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Trends in U.S. Health Care

AJN The American Journal of Nursing: March 2017 - Volume 117 - Issue 3 - p 18
doi: 10.1097/01.NAJ.0000513279.53388.14
In the News
  • Cancer. The cancer death rate dropped 25% from 1991 to 2014, according to an article in the January–February CA: A Cancer Journal for Clinicians. The authors report that the decrease is largely attributable to steady reductions in smoking and advances in the early detection and treatment of the four major types of cancer—lung, breast, prostate, and colorectal. Differences in rates of cancer death exist between the sexes, and by race/ethnicity and socioeconomic status. To read more, visit
  • Dementia. Findings from a large observational study show that the prevalence of dementia in adults 65 years and older declined significantly between 2000 and 2012. The researchers suggest that improved treatments for diabetes and heart disease may have influenced the decline. To read the full report in JAMA Internal Medicine, visit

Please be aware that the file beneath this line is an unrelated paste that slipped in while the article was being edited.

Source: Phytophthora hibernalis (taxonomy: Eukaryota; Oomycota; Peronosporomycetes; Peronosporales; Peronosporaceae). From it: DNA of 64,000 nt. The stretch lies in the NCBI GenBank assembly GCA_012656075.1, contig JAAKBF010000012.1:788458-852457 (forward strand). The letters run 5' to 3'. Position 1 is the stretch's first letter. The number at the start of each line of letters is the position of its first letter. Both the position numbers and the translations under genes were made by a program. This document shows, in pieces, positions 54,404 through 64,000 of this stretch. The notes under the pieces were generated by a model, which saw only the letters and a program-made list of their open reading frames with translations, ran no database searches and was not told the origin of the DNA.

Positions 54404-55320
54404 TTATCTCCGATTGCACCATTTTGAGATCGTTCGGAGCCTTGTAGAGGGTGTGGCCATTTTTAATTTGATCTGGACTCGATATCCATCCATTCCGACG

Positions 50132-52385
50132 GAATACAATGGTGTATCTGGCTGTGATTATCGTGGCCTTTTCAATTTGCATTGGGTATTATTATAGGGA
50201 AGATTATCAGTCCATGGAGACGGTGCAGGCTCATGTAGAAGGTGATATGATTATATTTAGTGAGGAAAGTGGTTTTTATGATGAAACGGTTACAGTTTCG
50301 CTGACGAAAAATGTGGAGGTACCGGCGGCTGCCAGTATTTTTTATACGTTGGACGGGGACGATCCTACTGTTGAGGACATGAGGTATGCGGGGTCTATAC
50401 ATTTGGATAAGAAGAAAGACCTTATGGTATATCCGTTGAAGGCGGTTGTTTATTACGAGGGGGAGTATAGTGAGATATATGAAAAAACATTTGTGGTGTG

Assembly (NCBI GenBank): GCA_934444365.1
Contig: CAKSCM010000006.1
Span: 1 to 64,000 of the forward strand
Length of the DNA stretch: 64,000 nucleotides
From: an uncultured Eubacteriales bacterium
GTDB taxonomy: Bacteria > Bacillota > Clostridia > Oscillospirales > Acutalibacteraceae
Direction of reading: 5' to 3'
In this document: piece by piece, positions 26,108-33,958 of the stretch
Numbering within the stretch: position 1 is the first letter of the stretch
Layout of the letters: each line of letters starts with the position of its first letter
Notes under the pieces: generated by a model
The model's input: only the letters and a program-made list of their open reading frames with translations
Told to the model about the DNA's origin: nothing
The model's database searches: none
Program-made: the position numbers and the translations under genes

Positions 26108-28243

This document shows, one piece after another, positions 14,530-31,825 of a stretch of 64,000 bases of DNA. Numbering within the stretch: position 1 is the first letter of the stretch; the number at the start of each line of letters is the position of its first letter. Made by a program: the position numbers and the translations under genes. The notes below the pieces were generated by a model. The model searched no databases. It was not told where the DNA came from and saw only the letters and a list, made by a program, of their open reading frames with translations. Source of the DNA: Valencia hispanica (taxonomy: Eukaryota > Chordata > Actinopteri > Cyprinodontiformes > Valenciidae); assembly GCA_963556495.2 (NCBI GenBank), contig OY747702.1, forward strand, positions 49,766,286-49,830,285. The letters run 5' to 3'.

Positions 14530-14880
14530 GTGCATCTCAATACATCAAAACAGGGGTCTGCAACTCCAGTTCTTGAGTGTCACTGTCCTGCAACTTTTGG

• Depression among adolescents and young adults. An analysis of data from all 50 states shows a statistically significant increase in the prevalence of major depressive episodes in youth ages 12 to 20 years. Almost one in 11 youths in this age group reported such episodes between 2005 and 2014. The authors called for renewed outreach, particularly in schools and colleges, where depression could be identified and treated in this population. Read the complete report at
  • Hospital-acquired conditions. Preliminary estimates by the Agency for Healthcare Research and Quality indicate a 21% decrease in hospital-acquired conditions between 2010 and 2015, with a corresponding decrease in deaths attributed to these conditions. While these interim data show significant progress, likely related to financial incentives and better public reporting, the national goal should be to eliminate almost all types of hospital-acquired conditions simultaneously. For current estimates, go to
  • Mortality rates. U.S. life expectancy at birth decreased from 78.9 years in 2014 to 78.8 years in 2015. Although death rates for cancer continued to decrease from 2014 to 2015, age-adjusted death rates for heart disease, stroke, Alzheimer's disease, and diabetes increased. For full details on the patterns and variables, see
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